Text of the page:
Michael Forsyth: Showcasing St Andrews
“I want to showcase St Andrews to the world!” Lord Forsyth comes from Aberdeenshire, and after studying at St Andrews has had a successful career in the city and […]
Lord Forsyth comes from Aberdeenshire, and after studying at St Andrews has had a successful career in the city and conservative politics, both in the House of Commons and as a Peer. He was approached by a group of students to run for Rector because they felt some heavyweight experience was needed.
“It’s nearly 40 years since I was at St Andrews”, he says.
“It was a good university then; it’s a great university now. There were 3,000 students when I was at St Andrews, there are over 6,000 now. When I was at St Andrews the Union was new, the library was new and the sports facilities were new. I went to see them last week and nothing has changed. You can see the enormous pressure there is on these facilities. Although there has been some new accommodation, the accommodation position is pretty scandalous.”
The fees issue clearly riles him. He refers to the RUK fees as discrimination against English students and that he would do everything in his power to lobby for change. How does this fit with the views of his party?
“Look, our party line has been all over the place. When the last government was in power, I was asked, in opposition, to take a bill through the House of Lords saying we were opposed to fees. I think it is outrageous that the Scottish Government is able to offer a free place to any student anywhere in Europe but students from the rest of the United Kingdom are treated differently.”
Does he think the RUK fee hikes are a nationalist ploy to further differentiate the UK’s education systems?
“I don’t think that the Rector’s job is a political job and I don’t really want to get into party politics. Whether you think Scotland should be part of the union, like I do, or you think Scotland should be independent… the fact of the matter is that Alex Salmond ran the SNP when I was at St Andrews and I ran the Tories so I’ve known Alex all my adult life and although we’re opponents, we’re friends. If we had an independent Scotland then English students would get the same deal as European students, they would get free access.”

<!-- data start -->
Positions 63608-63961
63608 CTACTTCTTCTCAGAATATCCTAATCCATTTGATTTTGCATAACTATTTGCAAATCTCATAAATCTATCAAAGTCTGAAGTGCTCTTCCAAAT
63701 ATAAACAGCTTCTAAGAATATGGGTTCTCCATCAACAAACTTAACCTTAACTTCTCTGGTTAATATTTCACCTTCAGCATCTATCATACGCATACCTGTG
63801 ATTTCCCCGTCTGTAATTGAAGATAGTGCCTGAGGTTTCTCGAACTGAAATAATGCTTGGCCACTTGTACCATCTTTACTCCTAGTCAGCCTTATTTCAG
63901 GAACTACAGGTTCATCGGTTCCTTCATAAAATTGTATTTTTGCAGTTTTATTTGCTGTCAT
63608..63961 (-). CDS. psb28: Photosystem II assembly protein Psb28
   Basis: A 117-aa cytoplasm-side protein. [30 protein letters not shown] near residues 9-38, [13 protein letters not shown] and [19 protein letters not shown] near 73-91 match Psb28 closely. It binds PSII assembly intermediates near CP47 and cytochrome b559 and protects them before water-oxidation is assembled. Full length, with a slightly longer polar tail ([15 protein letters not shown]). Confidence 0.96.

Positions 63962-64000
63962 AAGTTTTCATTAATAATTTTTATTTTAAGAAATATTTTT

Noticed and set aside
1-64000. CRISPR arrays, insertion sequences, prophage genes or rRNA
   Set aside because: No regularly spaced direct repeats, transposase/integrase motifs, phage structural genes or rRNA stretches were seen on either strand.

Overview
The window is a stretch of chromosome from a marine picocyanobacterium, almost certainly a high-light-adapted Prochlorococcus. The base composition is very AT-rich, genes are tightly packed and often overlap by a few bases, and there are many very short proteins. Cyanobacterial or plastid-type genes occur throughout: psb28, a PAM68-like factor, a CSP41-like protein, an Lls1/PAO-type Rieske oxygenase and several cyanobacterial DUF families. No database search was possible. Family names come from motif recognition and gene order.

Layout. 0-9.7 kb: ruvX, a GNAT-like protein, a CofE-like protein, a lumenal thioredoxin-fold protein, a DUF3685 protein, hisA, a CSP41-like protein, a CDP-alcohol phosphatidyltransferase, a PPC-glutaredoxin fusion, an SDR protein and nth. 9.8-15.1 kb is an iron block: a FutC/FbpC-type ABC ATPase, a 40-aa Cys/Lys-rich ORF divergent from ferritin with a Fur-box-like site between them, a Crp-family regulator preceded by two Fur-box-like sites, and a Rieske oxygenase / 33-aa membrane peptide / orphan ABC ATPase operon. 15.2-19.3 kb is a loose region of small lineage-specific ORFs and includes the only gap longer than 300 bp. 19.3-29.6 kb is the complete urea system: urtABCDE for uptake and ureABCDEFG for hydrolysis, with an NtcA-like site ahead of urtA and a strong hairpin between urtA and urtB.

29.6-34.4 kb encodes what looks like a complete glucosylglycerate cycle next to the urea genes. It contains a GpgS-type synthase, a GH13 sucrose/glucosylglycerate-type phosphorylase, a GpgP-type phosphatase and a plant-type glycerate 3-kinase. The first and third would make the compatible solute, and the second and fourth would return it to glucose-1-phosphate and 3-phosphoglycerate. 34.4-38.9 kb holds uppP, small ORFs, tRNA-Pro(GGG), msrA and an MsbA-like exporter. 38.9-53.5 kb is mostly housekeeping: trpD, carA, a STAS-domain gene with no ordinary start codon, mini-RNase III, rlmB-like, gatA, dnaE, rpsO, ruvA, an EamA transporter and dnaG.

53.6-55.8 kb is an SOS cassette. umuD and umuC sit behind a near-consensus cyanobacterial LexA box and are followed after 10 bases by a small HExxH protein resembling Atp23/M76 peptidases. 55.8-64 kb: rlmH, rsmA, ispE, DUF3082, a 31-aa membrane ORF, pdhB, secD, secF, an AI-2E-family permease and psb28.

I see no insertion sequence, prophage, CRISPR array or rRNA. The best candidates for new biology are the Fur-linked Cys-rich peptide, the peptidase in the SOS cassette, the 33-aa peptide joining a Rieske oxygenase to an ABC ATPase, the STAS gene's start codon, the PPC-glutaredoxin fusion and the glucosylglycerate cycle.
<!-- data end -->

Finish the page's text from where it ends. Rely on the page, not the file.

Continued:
Lord Forsyth has amassed a powerful contact list as a top executive at JP Morgan and Evercore group where he is currently Deputy Chairman of European Investment Banking.
“I don’t want to be boastful about this but I climbed a mountain in Antarctica at Christmas. I wrote to all my contacts saying I’m paying for this expedition, Ranulph Fiennes persuaded me to do this, I’d like you to support Mary Curie Cancer Care and the Child In Need Institute that helps children in Kolkata and we raised £427,000.”
Is that a model you think is transferrable to St Andrews?
“I think St Andrews has got fantastic appeal to people who want to support the highest level of excellence. It also has strong links into the U.S. which has a strong tradition of building up endowment funds. I’m certainly willing to have a crack at doing it.”
Is it a more difficult place to be a student now than when you were at university?
“Oh, I think it’s absolutely horrendous! Being a Student in St Andrews is being a student in one of the most expensive places in Britain. I didn’t pay any fees and I got a grant. There wasn’t the same financial pressure.”
Will you be at the Rectorial debate?
“I can’t.” He said, listing a number of prior engagements. “I just can’t be there. I have a rule, which will apply if I’m Rector – if there is something in my diary I don’t cancel it. I will be here on Thursday at the hustlings in the Union bar,”
Obviously a busy man, Lord Forsyth describes the pace of the campaign as whistle-stop, and would like to have more time to speak to students and be in the town. He conveyed a strong fondness for St Andrews throughout our conversation but he admits there are obstacles in his way to the Rectorate.
“When Matthew approached me to stand I said, ‘Look, I’m a Tory and Banker. I haven’t got a chance. And they said, ‘well people are very much more positive about the university and not very political.’ We’ll see. Won’t we?”
For more information on Michael Forsyth’s campaign to be your Rector, visit his website.
Interviewed by Alasdair Clarkson, understand Writer